Not much help, I know, but maybe it will suggest something to somebody.

    Photos of the overhead might help.
    Actually, I was surprised to find that the headroom is not the issue I thought. There’s a good 3” from my head to the bottom of the beams. But just for appearance sake, I think something between the beams would be better anyway. Don’t have a pic right now, maybe later.

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    Default Re: Engine noise abatement

    Does the resonance of the overhead is worse at some engine speed, perhaps changing its resonant frequency would help.
    See whether the resonance is damped by putting some weight on the overhead- a sandbag or a person. If the noise is reduced, the adding weight or stiffness to the overhead might help.

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    Default Re: Engine noise abatement

    Quote Originally Posted by jpatrick View Post
    Ron, here's what's probably a far fetched thought..... What about an electronic sound dampening system? Something like noise reducing ear muffs have. I think I've read where factories have successfully incorporated such devices to quiet their environment.

    Jeff
    Thats an interesting idea. No doubt the noise canceling headphones help, never thought about broadcasting an inverse wave tho, but why not?

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    Default Re: Engine noise abatement

    Try simple first before spending a lot of money and effort that may be ineffective. If the roof is resonating, change its resonance frequency. Temporarily put something flat and heavy on the roof top, such as lead/foam mat or heavy rubber doormats and see if that reduces the resonance. If yes, then we can talk about how to make it permanent and unobtrusive; if not, your not out much for trying.
    Hope for the best, but plan for the worst.

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    Default Re: Engine noise abatement

    Thanks Michael. And yes it’s a good idea to do cheap trial and error testing before anything permanent.
    Beginning to think it is not resonance because it didn’t really change when a couple of years ago I added epoxied 1/4” plywood, glass and epoxy over the roof planking. Seems like that would have changed the resonance by stiffening it a lot. So if we assume it is reflectance, what would be the best absorbent material for low frequency engine noise?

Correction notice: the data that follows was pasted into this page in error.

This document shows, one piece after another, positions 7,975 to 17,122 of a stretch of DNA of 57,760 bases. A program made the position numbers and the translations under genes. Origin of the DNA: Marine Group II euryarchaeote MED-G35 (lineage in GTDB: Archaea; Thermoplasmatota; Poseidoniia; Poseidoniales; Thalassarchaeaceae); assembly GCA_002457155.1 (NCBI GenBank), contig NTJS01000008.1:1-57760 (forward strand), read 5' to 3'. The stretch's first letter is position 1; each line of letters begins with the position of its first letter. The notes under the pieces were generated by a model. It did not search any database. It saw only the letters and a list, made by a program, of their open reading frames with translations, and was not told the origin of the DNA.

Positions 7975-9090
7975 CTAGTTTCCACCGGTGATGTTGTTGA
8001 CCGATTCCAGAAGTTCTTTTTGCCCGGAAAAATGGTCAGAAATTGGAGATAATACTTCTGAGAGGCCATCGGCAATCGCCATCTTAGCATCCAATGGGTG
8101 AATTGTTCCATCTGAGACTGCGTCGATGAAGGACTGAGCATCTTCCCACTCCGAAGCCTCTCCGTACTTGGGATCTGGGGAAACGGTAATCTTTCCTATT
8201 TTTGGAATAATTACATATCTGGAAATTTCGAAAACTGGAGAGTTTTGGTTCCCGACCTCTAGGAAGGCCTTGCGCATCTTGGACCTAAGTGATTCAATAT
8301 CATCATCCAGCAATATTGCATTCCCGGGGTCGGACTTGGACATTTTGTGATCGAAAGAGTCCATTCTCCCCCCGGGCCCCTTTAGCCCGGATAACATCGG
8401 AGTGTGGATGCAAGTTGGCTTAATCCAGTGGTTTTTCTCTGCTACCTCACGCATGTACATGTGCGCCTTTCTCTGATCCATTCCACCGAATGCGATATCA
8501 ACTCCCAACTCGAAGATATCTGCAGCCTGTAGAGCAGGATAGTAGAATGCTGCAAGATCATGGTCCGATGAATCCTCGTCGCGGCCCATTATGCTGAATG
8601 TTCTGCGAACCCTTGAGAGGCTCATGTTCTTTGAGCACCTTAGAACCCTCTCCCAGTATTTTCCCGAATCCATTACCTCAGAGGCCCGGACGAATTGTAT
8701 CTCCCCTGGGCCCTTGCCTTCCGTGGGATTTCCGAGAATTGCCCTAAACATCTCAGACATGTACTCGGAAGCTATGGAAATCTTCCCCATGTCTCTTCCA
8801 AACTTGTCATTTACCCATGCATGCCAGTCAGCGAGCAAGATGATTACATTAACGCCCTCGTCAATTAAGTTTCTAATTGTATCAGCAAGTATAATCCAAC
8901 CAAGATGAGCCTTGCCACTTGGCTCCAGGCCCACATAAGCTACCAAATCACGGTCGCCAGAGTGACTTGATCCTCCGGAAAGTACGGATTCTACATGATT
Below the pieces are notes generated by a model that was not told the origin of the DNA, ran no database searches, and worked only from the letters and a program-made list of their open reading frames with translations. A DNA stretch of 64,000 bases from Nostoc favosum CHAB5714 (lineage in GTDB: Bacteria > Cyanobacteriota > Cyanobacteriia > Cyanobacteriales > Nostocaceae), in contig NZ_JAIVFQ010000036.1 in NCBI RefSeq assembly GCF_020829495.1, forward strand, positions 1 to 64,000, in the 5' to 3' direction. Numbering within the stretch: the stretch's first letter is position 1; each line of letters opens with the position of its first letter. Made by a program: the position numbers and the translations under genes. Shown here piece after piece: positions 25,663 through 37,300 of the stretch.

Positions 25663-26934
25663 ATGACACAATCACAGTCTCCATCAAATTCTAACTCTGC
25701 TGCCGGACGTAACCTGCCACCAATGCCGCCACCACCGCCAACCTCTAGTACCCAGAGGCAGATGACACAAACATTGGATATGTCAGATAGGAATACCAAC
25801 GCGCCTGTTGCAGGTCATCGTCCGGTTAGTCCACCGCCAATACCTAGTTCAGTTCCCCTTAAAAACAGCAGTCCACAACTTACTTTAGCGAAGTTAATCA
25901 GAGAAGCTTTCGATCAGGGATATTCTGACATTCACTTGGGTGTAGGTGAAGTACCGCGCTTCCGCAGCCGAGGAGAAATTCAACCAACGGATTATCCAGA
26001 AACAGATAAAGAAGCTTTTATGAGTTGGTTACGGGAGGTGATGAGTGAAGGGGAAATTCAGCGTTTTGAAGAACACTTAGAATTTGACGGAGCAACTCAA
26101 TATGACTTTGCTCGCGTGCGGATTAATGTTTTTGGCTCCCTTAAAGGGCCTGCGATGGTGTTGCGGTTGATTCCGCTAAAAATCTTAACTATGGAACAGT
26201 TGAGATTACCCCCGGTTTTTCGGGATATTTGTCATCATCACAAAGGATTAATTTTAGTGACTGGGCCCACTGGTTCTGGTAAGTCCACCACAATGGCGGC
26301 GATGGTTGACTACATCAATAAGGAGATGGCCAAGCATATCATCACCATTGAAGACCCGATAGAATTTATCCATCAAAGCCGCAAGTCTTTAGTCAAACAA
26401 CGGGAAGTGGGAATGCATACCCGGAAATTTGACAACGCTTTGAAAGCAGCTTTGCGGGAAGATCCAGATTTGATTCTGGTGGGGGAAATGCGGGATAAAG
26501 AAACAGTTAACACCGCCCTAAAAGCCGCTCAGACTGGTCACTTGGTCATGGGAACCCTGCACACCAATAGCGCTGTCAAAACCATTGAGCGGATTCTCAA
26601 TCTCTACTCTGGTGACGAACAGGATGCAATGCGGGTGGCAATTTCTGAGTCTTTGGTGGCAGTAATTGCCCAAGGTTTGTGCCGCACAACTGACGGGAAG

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    Default Re: Engine noise abatement

    Are vibration isolation engine mounts are out of the picture? Sort of stop it where it starts.

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    Default Re: Engine noise abatement

    Quote Originally Posted by Tom Robb View Post
    Are vibration isolation engine mounts are out of the picture? Sort of stop it where it starts.
    Yes, out of the picture. No room, would have had to be designed in from the start.

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    Default Re: Engine noise abatement

    Ron, given the complexities of the noise challenge aboard Snoose that you have outlined in the past I wonder if it's not time for a belt-and-suspenders approach. Meaning just throw a bunch of sound deadening at the problem until you see some sort of change, and then refine from there.

    I was pretty impressed with the stable stall mat that forum member Favorite used aboard his eponymous boat (Favorite the tug has a 6-71 right underneath the pilothouse, and similar sound issues to Snoose). The stable stall mat has two big advantages as a sound deadening materal. It's seriously heavy, and it's incredibly cheap.

    https://www.greatmats.com/horse-stal...ack-humane.php

    You could lay down a layer over the pilothouse sole, run it up the sides, stuff it up between the overhead beams, make a box out of it to go around the dry stack and line the inside of the door to the trunk cabin all for a couple hundred dollars or less. It's not the most attractive or efficient material but using it you could quickly determine what actions have the greatest effect on the noise and then design a more elegant solution if necessary.

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    Default

    Put a bright light in the engine space at night. Close all doors; dog all hatches.

    Plug up the holes wherever you see light coming through. Engine vents excepted.

    Kevin